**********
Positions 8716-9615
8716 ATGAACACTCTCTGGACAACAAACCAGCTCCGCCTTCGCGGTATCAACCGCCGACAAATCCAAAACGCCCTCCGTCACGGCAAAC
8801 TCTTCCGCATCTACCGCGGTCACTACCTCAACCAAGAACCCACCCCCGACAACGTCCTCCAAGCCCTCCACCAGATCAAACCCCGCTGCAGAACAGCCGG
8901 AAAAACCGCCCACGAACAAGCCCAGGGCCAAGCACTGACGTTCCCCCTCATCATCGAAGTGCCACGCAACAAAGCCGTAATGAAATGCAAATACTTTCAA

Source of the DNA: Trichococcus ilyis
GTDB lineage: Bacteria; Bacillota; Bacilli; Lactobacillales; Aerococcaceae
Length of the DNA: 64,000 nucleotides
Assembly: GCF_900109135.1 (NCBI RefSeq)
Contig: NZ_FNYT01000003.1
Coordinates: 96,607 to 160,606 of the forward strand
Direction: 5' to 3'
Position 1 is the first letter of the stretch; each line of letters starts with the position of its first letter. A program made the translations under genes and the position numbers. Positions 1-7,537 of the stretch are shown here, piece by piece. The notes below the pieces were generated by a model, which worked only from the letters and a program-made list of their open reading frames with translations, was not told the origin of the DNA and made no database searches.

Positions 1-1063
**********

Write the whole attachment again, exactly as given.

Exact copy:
Positions 8716-9615
8716 ATGAACACTCTCTGGACAACAAACCAGCTCCGCCTTCGCGGTATCAACCGCCGACAAATCCAAAACGCCCTCCGTCACGGCAAAC
8801 TCTTCCGCATCTACCGCGGTCACTACCTCAACCAAGAACCCACCCCCGACAACGTCCTCCAAGCCCTCCACCAGATCAAACCCCGCTGCAGAACAGCCGG
8901 AAAAACCGCCCACGAACAAGCCCAGGGCCAAGCACTGACGTTCCCCCTCATCATCGAAGTGCCACGCAACAAAGCCGTAATGAAATGCAAATACTTTCAA

Source of the DNA: Trichococcus ilyis
GTDB lineage: Bacteria; Bacillota; Bacilli; Lactobacillales; Aerococcaceae
Length of the DNA: 64,000 nucleotides
Assembly: GCF_900109135.1 (NCBI RefSeq)
Contig: NZ_FNYT01000003.1
Coordinates: 96,607 to 160,606 of the forward strand
Direction: 5' to 3'
Position 1 is the first letter of the stretch; each line of letters starts with the position of its first letter. A program made the translations under genes and the position numbers. Positions 1-7,537 of the stretch are shown here, piece by piece. The notes below the pieces were generated by a model, which worked only from the letters and a program-made list of their open reading frames with translations, was not told the origin of the DNA and made no database searches.

Positions 1-1063